Lent offers us a journey inside ourselves to discover, discern and deliberate. no doubt this will be difficult. Expect to fail. Enjoy.
Which of these phrases have you said in the last week or even the last 24-hours? For me, it’s impossible to count because while I may not say them out loud, I’ve think them quietly in my head. These words and phrases have haunted our lexicon for as long as I can remember. They are ingrained in our thinking, our speaking, and in our doing. If these words have taught me anything it’s that I’m taking serious notice about how using them have stunted my mental and spiritual growth. Most likely, they’ve done the same to you.
There’s an age-old axiom that asserts negative thinking only leads to negative action. That is to say, if you believe it to be true than it will become true. First in your heart and then in your head. From there it spills outwardly through your actions. Thinking you’re not good enough or smart enough or even strong enough to do something will eventually lead to you to believe that you are not able, even if you actually are.
Of course, there will be times when you have to cut yourself free; when your health or safety is threatened, or when you find yourself in a toxic relationship that isn’t helping you to be a better person. It could be a marriage, a bad job or employer, or an institution like politics or religion. There are bad things in life that only bring out bad thinking which then produce bad results. So, we cut them out.
This leads to a bigger question. How do we fill the void that is made when we cut out that negative content? The goal is to fill it in with something positive, right? Something that will help you grow, mature, and produce goodness within that will spill out into the world. At least, that’s what we hope is the outcome. And this is not easy, nor is it without pain. You are lopping off a part of you that has been with you for a long time. That separation is hurt at times. And most likely, it’s gonna scar.
Which brings me to what I believe the season of Lent is all about Fasting and feasting. It’s not just about removing something in your life but replacing it with something good. What does that mean? Well, most of us know that Lent is about fasting from something – like chocolate or alcohol or something that doesn’t require much effort from you. The problem is stuff like that isn’t life changing. It doesn’t transform you to become something better. Or we try to up our fasting game, and then give up when we can’t manage to go three days without cussing or smoking. That makes sense because we live in a culture where there is great pressure put upon us to succeed, and to be the very best at whatever it is we’re supposed to be the best at.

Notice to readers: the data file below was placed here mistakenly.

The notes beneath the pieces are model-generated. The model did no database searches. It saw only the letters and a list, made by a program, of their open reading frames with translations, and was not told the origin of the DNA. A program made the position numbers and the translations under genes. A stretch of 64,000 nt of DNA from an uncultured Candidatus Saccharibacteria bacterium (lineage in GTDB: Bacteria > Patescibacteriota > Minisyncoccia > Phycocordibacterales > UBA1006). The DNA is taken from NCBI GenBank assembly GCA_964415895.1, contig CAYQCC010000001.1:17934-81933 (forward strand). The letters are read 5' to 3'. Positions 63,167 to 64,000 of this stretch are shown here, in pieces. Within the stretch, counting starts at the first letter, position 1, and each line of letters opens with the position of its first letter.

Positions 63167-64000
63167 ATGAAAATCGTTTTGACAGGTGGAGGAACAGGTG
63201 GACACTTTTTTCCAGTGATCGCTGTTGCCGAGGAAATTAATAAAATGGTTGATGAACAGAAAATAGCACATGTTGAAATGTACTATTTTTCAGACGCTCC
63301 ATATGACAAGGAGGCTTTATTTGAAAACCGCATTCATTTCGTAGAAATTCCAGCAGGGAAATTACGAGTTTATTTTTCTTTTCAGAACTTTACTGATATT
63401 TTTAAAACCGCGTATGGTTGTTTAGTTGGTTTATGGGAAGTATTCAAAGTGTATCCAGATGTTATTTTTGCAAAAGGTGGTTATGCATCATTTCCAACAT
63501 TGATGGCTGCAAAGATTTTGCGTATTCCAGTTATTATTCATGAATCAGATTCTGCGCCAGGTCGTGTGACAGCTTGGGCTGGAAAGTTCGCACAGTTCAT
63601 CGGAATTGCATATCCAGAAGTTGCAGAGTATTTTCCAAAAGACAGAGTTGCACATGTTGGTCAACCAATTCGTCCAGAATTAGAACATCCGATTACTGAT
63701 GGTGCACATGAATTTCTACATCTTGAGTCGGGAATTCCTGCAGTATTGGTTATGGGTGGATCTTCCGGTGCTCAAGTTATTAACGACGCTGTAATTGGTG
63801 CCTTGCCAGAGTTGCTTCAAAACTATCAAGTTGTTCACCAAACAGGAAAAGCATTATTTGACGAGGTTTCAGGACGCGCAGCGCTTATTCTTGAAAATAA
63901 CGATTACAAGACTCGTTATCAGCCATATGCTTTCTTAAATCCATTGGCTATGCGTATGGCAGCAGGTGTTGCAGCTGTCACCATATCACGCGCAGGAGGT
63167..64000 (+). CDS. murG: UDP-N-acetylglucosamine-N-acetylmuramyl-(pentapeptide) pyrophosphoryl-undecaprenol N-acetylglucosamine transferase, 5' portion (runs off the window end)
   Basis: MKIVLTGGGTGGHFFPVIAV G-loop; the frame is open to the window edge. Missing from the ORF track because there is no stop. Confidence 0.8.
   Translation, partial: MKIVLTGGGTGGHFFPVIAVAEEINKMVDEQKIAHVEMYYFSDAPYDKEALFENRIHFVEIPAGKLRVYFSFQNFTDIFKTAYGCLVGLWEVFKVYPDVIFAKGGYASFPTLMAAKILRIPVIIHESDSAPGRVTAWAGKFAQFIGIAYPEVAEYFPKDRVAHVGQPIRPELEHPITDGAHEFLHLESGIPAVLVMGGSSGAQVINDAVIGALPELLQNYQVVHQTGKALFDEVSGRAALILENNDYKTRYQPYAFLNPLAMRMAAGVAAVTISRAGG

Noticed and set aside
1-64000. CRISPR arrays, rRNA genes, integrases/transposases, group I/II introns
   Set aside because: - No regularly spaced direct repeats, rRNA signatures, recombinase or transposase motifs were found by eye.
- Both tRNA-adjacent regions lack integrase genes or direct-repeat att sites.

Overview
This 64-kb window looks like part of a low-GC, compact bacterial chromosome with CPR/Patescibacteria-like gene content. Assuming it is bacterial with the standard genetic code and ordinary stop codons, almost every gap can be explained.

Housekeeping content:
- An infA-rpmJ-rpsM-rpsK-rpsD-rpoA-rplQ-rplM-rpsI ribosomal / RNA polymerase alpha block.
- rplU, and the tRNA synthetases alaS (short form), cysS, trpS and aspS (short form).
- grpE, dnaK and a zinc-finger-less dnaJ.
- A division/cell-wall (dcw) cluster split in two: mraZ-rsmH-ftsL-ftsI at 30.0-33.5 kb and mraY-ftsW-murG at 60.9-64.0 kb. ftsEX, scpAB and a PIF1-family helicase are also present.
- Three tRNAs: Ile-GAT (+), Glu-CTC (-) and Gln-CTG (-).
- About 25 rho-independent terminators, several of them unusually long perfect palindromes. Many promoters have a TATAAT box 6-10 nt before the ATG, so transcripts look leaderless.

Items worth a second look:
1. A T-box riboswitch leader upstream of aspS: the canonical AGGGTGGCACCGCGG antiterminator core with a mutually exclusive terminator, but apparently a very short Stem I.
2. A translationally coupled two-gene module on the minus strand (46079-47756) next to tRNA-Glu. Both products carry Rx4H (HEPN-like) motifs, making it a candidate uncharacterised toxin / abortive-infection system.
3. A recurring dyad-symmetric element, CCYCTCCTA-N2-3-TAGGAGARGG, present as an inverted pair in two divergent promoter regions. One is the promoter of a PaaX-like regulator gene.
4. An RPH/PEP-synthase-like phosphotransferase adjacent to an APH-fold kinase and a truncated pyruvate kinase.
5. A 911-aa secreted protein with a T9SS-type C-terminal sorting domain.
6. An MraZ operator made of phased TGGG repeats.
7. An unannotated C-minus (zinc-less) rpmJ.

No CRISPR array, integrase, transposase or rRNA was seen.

I propose a different approach, one where failure is the key to your success. It begins with fasting from something that isn’t producing the fruits of life in you. Giving up chocolate might be good for your teeth or diet, but it really doesn’t affect the way you treat others or allow others to treat you. So, first and foremost, look within yourself to see what things are causing you to struggle with being your best self. Make a list and then pick one that will challenge you to the point of failure.
But there’s more to simply starving your soul. You also have to fill that space with goodness. You have to feast on something that will counter balance the bad thing you’re fasting from. For example, let’s say you’re spending way too much time on social media. You choose to spend the next 40 days fasting from it. So what then will you do with your free time? How about feast on writing letters to friends in lieu of simply slapping a zany emoji on their post. Maybe you have a lot of judgment in your life. How about cutting it out and feasting on acceptance. Teach yourself how to love instead of hate. There hasn’t been a better antidote to negative words and actions like the healing balm of love and kindness.
It’s important to remember that the anger or judgment or fear that you’re cutting out of you begins with YOU. No one lives closer to you than your own self, warts and all. Growth, both spiritual and psychological, begins with an honest look inside your heart and mind. It requires a little sleuthing around your story and history. You need to embrace and understand it so you know exactly where to cut and let go. Once it’s out, then you can fill that empty space with what your heart truly desires- peace, love, joy, etc.
Lent offers us a journey inside ourselves to discover and discern and deliberate. No doubt this will be difficult at first. Expect to fail. Expect to suck at it. And when you say things like “I can’t” or “I quit” remind yourself of what you are fasting from and feasting on. Failure is a gift. It leads us to the solutions and answers we seek. Failure allows your heart and head to see an old problem and to shift into a new paradigm of thinking about who you are.
Lent is about learning to embrace failure. That is the goal because through it we grow into who we want to be. In failing we see where we went wrong or how we’re straying from our goal. It allows us to cross that certain thing off the list of possibilities to narrow our focus as we move closer to where we want to be. Failure is to be embraced. It’s not a weakness but your strength.
This truly countercultural. It goes against our American mentality by redefining what success looks like. The more you practice it (like a 40 day challenge) the easier you begin to think, feel and love. You redefine yourself, with a new paradigm of how you see yourself, and how you live that self out into the world. The more you fast from the things that hold you back, the more you are able to feast on the things that expand you with the abundance of life.